35. Brassai

Gyula Halasz rose to fame during the late 1900s in Hungary. He wandered the streets of Europe and created a wave of excellent and sometimes humorous street photography. From prostitutes playing snooker to sleeping workers on the Rome metro, his work showcases humanity in a truly different light. 

36. Florian Schulz

Florian Schulz is a master of nature photography. He provides us with excellent and personal insights into the natural world. If you look at his photos, you can see a glimpse of natural life that only a select few have witnessed. From swathes of tightly packed stingrays in the Gulf of Mexico to polar bears searching for food in the Arctic wilderness, Schulz transports us to the farthest corners of the world in breathtaking beauty. 

37. Serge Ramelli

Serge Ramelli is a relatively modern photographer whose work has inspired a new generation of photographers. Ramelli has created a series of stunning photo books featuring shots from New York, Paris, and Los Angeles. His work is both beautiful and artistic. Today, Ramelli provides courses and training to photographers around the world.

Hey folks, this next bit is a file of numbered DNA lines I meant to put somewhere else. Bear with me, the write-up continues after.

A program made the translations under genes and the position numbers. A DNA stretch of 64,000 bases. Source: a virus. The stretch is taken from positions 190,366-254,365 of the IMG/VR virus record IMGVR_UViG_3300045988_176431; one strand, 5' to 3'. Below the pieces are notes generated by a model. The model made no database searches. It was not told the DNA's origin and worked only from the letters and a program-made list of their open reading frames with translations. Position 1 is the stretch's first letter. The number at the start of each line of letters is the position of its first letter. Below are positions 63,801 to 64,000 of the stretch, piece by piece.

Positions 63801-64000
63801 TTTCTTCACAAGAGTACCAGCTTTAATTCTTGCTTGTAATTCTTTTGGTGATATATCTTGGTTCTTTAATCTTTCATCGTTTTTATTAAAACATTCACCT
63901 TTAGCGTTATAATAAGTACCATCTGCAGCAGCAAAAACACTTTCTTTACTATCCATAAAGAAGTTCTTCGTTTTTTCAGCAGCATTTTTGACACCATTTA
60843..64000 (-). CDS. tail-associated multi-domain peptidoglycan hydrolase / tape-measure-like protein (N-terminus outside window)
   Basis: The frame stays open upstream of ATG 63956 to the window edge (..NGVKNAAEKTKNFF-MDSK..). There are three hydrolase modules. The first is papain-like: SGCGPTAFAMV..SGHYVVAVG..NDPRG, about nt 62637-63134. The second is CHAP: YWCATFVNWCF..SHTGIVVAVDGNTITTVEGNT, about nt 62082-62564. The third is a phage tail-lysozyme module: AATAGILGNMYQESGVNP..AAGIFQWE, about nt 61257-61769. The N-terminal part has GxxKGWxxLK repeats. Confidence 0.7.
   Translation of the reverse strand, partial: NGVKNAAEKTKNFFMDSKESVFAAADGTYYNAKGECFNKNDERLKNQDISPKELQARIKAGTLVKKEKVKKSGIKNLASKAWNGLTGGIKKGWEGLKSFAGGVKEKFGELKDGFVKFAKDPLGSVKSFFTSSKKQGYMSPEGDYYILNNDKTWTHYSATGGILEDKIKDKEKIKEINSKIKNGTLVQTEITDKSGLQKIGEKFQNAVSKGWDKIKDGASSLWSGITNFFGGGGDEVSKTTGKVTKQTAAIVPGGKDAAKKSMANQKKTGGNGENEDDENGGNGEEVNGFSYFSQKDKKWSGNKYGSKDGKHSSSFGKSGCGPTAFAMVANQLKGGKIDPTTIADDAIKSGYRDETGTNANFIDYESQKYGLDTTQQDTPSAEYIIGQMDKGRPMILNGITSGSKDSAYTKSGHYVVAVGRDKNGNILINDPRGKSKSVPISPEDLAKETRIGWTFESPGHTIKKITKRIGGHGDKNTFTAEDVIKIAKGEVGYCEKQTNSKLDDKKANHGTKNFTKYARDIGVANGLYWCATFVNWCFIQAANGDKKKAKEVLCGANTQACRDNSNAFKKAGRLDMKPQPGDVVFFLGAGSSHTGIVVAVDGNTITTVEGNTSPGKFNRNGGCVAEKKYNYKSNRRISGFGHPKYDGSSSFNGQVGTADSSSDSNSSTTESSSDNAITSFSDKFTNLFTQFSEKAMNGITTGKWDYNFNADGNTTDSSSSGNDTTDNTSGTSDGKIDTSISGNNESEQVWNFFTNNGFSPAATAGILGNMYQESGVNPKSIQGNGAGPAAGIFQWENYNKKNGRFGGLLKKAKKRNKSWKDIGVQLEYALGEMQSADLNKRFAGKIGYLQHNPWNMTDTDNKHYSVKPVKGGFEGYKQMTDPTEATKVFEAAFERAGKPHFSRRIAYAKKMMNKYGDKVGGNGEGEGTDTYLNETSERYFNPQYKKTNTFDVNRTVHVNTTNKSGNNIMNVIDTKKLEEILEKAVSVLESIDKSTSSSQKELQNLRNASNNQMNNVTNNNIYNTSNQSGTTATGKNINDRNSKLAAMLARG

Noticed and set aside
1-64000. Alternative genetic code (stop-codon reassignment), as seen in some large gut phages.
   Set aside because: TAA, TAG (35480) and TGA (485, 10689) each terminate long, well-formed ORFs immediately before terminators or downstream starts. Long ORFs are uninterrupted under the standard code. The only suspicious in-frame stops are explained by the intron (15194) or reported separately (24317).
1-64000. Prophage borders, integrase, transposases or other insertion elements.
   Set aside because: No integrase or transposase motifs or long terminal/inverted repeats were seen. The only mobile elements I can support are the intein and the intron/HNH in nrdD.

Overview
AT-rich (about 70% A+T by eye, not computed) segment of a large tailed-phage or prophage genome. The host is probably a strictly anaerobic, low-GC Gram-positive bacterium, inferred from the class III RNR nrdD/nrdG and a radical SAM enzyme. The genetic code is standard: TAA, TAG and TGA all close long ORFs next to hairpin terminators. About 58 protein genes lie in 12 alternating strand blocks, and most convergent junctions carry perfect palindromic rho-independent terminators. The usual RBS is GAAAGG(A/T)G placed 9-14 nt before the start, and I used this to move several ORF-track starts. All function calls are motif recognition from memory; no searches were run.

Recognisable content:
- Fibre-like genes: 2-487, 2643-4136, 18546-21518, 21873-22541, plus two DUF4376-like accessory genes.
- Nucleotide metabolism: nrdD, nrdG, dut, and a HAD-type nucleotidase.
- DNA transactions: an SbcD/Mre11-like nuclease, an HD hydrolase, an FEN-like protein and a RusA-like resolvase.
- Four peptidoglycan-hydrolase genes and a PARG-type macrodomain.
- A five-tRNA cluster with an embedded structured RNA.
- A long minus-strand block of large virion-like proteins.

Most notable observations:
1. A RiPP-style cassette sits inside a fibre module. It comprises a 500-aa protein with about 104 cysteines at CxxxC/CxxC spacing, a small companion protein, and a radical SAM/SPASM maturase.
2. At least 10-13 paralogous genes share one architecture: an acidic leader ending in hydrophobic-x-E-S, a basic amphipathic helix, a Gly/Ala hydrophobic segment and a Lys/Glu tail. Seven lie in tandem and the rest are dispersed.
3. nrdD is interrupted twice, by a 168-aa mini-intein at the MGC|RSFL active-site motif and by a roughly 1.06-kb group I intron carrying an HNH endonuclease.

38. Scott Kelby

Scott Kelby is actually the creator of the hugely popular KelbyOne online photography website; new photographers can learn practically every genre of the craft there. Kelby started as a photographer and soon became known for his series of bestselling photography-inspired books such as The Digital Photography Book. 

39. Dina Litovsky

Dina Litovsky has created a myriad of interesting works, such as her fun collection titled Where the Amish Vacation.” This project shows Amish people enjoying a typical Westernized holiday. Meatpacking, on the other hand, takes a stark look at the modern culture of a typical night out, showing lecherous males and scantily clad young women. Litovsky’s degree in psychology has obviously influenced her photographic work. 

40. Chris McCaw

Chris McCaw became popular for his unique long exposure shots of sweeping landscapes and the night sky. These exposures, created using homemade kits, could last up to 24 hours! Another fantastic technique he popularized was shooting onto expired photo paper: the paper would solarize and catch fire, leaving a beautiful sun trail. 

41. Didier Massard